However if you talk to most founders, this investment is less valuable than the mentorship, access or connections, and often times the capital is not even needed. They typically see the equity they are giving away as a trade-off for these non-monetary benefits.

So if I offered you all these things without taking any equity, wouldn’t that be a better offer? That is what StartX is working towards. 

2. University Research - Some of the best technologies and breakthroughs have been the product of university research. Universities have long been a hot bed of innovation in America, and especially top universities such as Stanford. Having an accelerator closely working with a research university is an immense value add, especially in the fields of biotechnology, computer science, and material science, where the leading minds in those fields are typically in universities, not in the private sector. 

3. Alumni - University alumni networks are one of the strongest social and business networks in the world. If you are founder that is attending or attended a university that has a StartX of their own, it would be a compelling offer. Connecting your company to a network of alumni could help pave a path to mentorship and fundraising. In my own personal experience, I have found alumni more eager to help out than even close business connections. 

Although I believe this model is extensible to other universities, Stanford is a perfect place to test it. Its location, history and alumni are more involved in technology than any other institution. Plus, its alumni raise more venture capital than any other school. 

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In summary, I am not arguing that StartX is currently the best accelerator in the world, but I am arguing that because of this superior model, it could be someday. However these things take time develop; it’s still early. And though some of the points above are specific to Stanford, I in no way believe this model is limited to just Stanford. This model could be successful in the many great universities across this country.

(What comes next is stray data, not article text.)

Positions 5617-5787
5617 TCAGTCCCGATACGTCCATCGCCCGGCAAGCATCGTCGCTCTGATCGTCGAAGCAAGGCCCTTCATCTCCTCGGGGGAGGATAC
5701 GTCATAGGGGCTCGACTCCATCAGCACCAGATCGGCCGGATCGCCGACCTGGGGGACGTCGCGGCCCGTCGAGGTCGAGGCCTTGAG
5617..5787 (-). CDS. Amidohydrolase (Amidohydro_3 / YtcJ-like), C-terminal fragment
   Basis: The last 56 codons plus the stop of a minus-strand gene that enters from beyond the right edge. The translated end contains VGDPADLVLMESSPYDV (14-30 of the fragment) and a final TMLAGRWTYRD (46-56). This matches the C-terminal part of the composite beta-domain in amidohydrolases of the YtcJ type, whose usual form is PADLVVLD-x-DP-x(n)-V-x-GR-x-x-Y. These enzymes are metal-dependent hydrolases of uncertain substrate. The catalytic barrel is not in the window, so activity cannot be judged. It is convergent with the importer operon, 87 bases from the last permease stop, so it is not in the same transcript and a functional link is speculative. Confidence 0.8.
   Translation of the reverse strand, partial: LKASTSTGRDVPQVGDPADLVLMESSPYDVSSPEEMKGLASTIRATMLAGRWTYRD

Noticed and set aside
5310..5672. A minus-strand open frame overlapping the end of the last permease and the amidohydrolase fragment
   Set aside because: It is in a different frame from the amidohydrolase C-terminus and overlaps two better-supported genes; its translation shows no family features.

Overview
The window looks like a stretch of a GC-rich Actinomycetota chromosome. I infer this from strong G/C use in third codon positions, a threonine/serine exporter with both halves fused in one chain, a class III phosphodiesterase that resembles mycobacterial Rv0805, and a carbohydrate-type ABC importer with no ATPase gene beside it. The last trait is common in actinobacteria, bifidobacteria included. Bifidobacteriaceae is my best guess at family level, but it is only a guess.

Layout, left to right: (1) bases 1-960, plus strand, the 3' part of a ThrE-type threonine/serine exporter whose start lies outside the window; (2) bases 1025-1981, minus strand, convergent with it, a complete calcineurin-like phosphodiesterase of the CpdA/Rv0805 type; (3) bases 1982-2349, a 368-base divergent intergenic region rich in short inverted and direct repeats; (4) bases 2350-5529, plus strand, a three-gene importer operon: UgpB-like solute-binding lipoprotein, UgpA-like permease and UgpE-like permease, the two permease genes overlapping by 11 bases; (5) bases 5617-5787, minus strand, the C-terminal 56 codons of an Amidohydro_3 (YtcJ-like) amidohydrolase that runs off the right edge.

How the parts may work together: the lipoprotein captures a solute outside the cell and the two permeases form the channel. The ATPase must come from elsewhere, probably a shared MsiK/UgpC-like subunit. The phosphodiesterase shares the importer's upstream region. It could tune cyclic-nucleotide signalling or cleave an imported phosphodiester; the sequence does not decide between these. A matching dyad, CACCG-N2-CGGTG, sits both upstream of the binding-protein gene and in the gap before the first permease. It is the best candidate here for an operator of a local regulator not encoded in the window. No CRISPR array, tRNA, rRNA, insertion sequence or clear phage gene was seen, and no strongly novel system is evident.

The simple idea of providing mentorship, access to follow on capital, small living stipends, and a back-office, all without taking equity, is a powerful one. And colleges are a great place to enable this. With a relatively small investment from Stanford in terms of resources, they gain startup cache, attract better applicants, and with the option for Stanford to invest directly into StartX companies, the potential for significant financial gain. 

It should be noted that StartX is also partially funded by Kauffman Foundation, Microsoft, Blackstone Foundation, Cisco, Intuit, Greylock Ventures, and AOL, which further helps to reduce the cost to run this program for the university. 

I look forward to watching the accelerator wars and seeing how this industry evolves. 

Productive Exercise

I try to stay healthy. Exercise is an important part of that. Most often, exercise comes in the form of running. 

Like most, I typically run to music. There are obviously many reasons for this. It is distracting, motivating, and can help the time pass. 

However recently I decided to try something else. Instead of listening to music, I load up a interesting talk, interview, audio book or podcast. In the last week, I have listened to a PandoMonthly interviewa TED Talk, and part of 'Hot, Flat and Crowded', by Thomas Friedman. It’s great. 

Although you might not run as hard, as long, or as intensely, I have found that the time passes even faster than when listening to music. Try it for yourself. You might be pleasantly surprised.

Welcome

This is the personal blog of Chad Byers. I plan on writing things that I care about. Maybe others will care about them too.